Connecting science and medicine to improve patient care: MIRC alum Tamara Krneta on her career as Medical Education Associate
MIRC alum and Assistant Dean of McMaster’s Bachelor of Health Sciences Program: Dr. Stacey Ritz brings us on her journey through many realms of academia.
From MIRC to Bay Street: Dr. Alicja Puchta tells us about her time at MIRC and how it prepared her for her career in law.
A study published in Cell today unravels the novel ability of innate immune cells in the lung to remember past experiences.
The research, led by McMaster University professor and immunologist Dr. Zhou Xing, revealed that these cells - known as innate immune cells - were capable of forming immunological memories following viral lung infections. It also shed new lights on how such innate immune memory formed. Specifically, the study found that induction of memory macrophages in the lung was intimately linked to the works of adaptive T cells during the early effector phase of host responses.
Jordana group featured by the Allergen Network
A recent publication in the Journal of Clinical Immunology (“The IgE memory reservoir in food allergy”) led by Dr. Rodrigo Jiménez-Saiz in the Jordana lab has garnered great attention and was featured by the Allergen Network. As mentioned in the article, although previous research has shown that “upon re-encountering a food allergen, memory IgE cells become activated and replenish the cells that produce IgE antibodies…no one has been able to decipher how the IgE memory works”. However, in their recent work, the Jordana lab has provided insight into this matter and their findings suggest that “IgG1 memory B cell subsets are the true reservoir of allergen-specific memory, which represents a considerable shift from previous thinking”.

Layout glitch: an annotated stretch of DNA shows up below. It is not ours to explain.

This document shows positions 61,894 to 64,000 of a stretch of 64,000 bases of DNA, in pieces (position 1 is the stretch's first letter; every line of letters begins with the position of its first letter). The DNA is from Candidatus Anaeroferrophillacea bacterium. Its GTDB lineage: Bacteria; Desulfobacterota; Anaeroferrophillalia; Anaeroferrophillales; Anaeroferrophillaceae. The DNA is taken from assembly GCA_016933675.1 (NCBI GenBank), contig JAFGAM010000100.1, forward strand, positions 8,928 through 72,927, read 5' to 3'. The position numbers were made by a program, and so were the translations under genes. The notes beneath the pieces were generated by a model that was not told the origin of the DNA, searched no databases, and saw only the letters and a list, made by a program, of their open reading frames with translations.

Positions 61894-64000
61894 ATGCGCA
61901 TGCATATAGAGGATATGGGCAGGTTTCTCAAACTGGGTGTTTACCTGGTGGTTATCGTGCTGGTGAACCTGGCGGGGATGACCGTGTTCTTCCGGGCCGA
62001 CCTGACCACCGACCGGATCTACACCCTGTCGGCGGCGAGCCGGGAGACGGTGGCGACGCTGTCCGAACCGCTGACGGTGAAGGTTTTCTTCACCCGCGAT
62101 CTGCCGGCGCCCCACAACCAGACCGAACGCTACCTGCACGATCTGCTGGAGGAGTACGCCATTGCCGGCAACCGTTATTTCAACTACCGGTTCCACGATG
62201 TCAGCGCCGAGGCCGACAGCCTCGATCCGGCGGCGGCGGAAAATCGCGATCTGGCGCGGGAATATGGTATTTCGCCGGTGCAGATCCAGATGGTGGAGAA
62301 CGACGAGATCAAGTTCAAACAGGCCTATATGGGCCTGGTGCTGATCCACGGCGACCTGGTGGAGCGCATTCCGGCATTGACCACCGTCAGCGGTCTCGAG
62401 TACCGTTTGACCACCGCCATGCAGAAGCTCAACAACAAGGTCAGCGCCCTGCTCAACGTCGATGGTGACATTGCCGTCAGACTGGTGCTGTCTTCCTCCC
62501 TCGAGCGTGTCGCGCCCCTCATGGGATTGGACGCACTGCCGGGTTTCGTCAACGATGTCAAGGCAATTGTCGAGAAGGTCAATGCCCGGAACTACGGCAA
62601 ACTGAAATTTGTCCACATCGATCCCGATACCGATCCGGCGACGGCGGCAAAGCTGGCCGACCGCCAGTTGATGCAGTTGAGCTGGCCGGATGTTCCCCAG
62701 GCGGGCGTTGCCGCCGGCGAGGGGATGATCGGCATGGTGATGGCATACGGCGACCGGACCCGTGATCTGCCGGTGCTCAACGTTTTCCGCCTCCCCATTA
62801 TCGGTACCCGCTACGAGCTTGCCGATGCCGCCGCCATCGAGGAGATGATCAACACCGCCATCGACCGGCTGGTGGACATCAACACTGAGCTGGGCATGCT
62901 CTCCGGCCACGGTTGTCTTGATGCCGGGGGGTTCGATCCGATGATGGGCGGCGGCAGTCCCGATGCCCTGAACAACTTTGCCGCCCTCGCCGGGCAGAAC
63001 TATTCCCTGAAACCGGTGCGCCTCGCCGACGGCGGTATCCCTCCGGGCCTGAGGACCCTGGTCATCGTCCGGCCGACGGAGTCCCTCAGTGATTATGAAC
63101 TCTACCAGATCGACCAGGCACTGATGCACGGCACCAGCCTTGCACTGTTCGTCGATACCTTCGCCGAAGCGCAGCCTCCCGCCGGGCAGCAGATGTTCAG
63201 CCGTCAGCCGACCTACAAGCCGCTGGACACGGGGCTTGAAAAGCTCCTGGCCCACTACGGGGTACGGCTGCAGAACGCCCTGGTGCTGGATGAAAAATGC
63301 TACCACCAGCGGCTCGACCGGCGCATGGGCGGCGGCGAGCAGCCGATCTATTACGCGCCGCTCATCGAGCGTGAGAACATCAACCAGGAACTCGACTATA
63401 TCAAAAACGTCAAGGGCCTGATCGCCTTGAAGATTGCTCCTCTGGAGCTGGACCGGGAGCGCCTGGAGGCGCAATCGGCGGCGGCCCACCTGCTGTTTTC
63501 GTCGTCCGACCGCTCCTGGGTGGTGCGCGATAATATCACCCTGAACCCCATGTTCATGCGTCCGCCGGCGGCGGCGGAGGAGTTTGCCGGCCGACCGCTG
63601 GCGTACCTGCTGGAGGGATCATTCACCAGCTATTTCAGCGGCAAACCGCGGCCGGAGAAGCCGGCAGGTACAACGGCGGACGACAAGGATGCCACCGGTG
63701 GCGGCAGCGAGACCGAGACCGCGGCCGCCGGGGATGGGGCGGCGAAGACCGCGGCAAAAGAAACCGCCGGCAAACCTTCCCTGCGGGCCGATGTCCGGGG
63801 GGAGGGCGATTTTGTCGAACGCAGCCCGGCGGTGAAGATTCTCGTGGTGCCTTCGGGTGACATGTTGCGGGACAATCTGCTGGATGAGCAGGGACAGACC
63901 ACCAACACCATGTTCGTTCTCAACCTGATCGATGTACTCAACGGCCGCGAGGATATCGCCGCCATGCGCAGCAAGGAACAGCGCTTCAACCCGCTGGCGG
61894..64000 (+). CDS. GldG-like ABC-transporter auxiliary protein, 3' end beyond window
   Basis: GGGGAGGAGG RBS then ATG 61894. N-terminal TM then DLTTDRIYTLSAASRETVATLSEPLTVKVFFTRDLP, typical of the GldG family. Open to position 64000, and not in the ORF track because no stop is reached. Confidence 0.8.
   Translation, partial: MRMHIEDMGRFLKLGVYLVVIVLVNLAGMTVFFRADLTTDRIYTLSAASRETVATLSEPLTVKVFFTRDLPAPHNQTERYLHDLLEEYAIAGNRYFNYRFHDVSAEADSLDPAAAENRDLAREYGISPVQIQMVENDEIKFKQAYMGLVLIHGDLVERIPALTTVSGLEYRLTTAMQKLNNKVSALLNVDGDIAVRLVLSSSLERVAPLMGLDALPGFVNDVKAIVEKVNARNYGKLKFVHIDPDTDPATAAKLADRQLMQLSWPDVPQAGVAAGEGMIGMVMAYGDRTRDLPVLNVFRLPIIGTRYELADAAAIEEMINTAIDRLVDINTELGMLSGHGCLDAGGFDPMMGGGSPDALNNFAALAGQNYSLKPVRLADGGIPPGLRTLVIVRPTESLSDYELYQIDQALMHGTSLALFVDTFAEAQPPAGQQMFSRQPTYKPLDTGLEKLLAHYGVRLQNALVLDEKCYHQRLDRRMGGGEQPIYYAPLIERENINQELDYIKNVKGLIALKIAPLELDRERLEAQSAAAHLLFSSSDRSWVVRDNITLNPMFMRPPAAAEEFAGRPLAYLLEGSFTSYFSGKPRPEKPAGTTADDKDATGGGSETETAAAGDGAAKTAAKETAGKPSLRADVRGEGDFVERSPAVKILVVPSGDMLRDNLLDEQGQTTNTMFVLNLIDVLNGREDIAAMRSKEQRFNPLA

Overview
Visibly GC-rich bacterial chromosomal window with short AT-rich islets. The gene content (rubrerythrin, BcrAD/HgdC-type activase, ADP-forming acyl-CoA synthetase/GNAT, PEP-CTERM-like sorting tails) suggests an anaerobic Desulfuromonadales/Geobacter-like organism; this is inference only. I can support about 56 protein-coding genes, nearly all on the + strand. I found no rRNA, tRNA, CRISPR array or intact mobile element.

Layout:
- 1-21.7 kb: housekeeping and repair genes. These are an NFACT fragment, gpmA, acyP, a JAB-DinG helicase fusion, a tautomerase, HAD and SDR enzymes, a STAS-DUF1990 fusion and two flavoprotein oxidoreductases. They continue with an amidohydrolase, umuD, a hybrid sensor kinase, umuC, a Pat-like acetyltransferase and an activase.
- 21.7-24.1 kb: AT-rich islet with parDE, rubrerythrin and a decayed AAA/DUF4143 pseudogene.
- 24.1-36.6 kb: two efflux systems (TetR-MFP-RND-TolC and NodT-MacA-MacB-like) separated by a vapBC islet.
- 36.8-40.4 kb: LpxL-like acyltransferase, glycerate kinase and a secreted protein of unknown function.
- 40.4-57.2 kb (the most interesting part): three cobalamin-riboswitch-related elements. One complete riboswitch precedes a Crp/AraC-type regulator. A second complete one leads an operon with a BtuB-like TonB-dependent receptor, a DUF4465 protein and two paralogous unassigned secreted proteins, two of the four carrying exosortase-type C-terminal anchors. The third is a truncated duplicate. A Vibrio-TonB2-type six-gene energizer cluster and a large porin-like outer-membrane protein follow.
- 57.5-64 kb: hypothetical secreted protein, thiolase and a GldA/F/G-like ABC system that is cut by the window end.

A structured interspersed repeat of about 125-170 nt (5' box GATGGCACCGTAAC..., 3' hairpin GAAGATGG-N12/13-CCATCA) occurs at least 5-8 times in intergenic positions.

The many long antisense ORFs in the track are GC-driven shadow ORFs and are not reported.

Read the full feature here: http://allergen-nce.ca/immune-system-remembers-food-allergens/
Dr. Scott Walsh, a post-doctoral fellow working with Dr. Yonghong Wan, recently earned commendations for his senior-level poster presentation at the Summit4 Cancer Immunotherapy conference held by in Banff at the end of October. The summit was held by BiocanRx, a Canadian government funded nationwide network of scientists, industry and patients focused on accelerating the transition of cancer therapeutics from bench to bedside. Scott presented data from a recently completed study highlighting the powerful anticancer potential of a novel therapy platform developed in the Wan lab at McMaster.
Below is a link to the conferences instagram post of the award winners.
This is new work published by Sophie as first author and Ali as senior author, with collaborators from Hamilton Health Sciences, on the potential of NK cell immunotherapy in ovarian cancer.
Once again, McMaster University was recognized for it’s excellence in research and was named Canada’s most research-intensive university. The work being conducted at MIRC contributes to McMaster’s growing success as a world-renowned research institute. Read more here, as MIRC’s own Dr. Karen Mossman, Acting Vice-President, Research, shares her perspective on this achievement:
Jonathan Bramson is giving white blood cells a new mission: to seek out and destroy tumours.